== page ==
Her instinct that something felt off? Right on the mark. NPR's Leah Donnella scouted out the origins of "voodoo" and its use as a catchall for many religions. The best known of those is Haitian Vodou, which is vastly misunderstood by Americans and is not to be confused with what you see in movies like Indiana Jones or The Princess and the Frog. The conclusion, as our story put it, is that "when it comes to Halloween, treat Vodou like you would any other faith. That is to say, don't delve into anyone else's religious traditions (real or dreamed up by Hollywood) in search of a costume."

All in all, you should trust your suspicions. If you have to ask yourself whether your costume is offensive, it likely is. And you don't want to be the only one in on the joke.

Great. So your language is in check. Your costume is in check. You're on track to become the best on the block. Now let's talk decorations.

There are endless ways to funk up your displays: jack-o'-lanterns, broomsticks and cobwebs. But then there are optics that send a much more sinister message. In 2018 we answered a question from a listener who asked about hanging skeletons by a noose outside his home. Was this, he wanted to know, reminiscent of a lynching?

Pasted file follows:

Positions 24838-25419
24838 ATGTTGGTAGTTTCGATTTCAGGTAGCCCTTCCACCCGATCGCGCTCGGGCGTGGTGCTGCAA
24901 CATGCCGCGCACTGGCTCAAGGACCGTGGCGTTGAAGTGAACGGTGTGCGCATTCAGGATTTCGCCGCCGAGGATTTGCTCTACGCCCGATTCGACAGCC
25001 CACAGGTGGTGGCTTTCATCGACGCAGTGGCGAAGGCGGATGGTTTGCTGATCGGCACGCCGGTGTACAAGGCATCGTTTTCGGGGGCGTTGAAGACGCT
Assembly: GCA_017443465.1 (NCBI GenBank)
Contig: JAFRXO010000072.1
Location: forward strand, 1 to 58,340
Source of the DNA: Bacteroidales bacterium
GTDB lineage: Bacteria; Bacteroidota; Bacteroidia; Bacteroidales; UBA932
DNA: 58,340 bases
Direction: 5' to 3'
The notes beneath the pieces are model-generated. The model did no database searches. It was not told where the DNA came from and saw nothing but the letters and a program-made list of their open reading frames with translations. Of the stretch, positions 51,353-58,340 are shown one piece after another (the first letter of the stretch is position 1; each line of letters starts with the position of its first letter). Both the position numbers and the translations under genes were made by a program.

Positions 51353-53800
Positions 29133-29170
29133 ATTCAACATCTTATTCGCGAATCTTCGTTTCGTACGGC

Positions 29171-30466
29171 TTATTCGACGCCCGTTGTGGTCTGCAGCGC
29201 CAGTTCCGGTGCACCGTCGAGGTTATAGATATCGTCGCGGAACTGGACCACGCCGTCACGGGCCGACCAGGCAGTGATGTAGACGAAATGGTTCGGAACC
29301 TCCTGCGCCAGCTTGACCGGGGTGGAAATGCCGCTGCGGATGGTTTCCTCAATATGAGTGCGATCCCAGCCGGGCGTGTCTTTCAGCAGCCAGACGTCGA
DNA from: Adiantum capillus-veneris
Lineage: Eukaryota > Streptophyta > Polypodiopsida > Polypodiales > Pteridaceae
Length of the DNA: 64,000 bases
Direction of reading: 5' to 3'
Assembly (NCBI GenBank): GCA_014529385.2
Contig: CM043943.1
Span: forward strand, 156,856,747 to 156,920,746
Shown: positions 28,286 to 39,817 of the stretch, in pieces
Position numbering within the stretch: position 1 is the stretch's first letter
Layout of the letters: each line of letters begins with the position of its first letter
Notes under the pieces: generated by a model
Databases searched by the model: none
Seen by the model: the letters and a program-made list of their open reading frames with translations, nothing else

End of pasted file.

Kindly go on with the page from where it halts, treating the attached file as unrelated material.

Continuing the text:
Well, yeah. Images carry meaning that far surpass what may appear to be true at face value. It's our responsibility to seek that understanding even when — and especially if — our identities have shielded us from those legacies of horror. The era of lynching in America began after Reconstruction, and between 1877 and 1950, over 4,000 African Americans were murdered in racial lynchings, often becoming public spectacles for white community residents. (Our podcast episode "A Strange and Bitter Crop" explores the horror of the Claude Neal lynching of 1934.)

Don't worry — you can still make use of your skeletons. NPR's Mayowa Aina suggests sitting the skeleton up in a tree so it looks like someone died and decomposed or even using spiderwebs instead of rope. Decorations are fun because you can use your imagination, so get creative and avoid invoking historical trauma.

So this year and always, be mindful of your mischief. Entertainment this All Hallows' Eve doesn't have to come at a cost to anyone, and avoiding missteps doesn't take much extra effort.

Oh, there's still a perennial Halloween debate that we're not going to solve here. Even after years of controversy, the Code Switch team is split on this one: Is candy corn good or bad? We'd love to know what side you're on.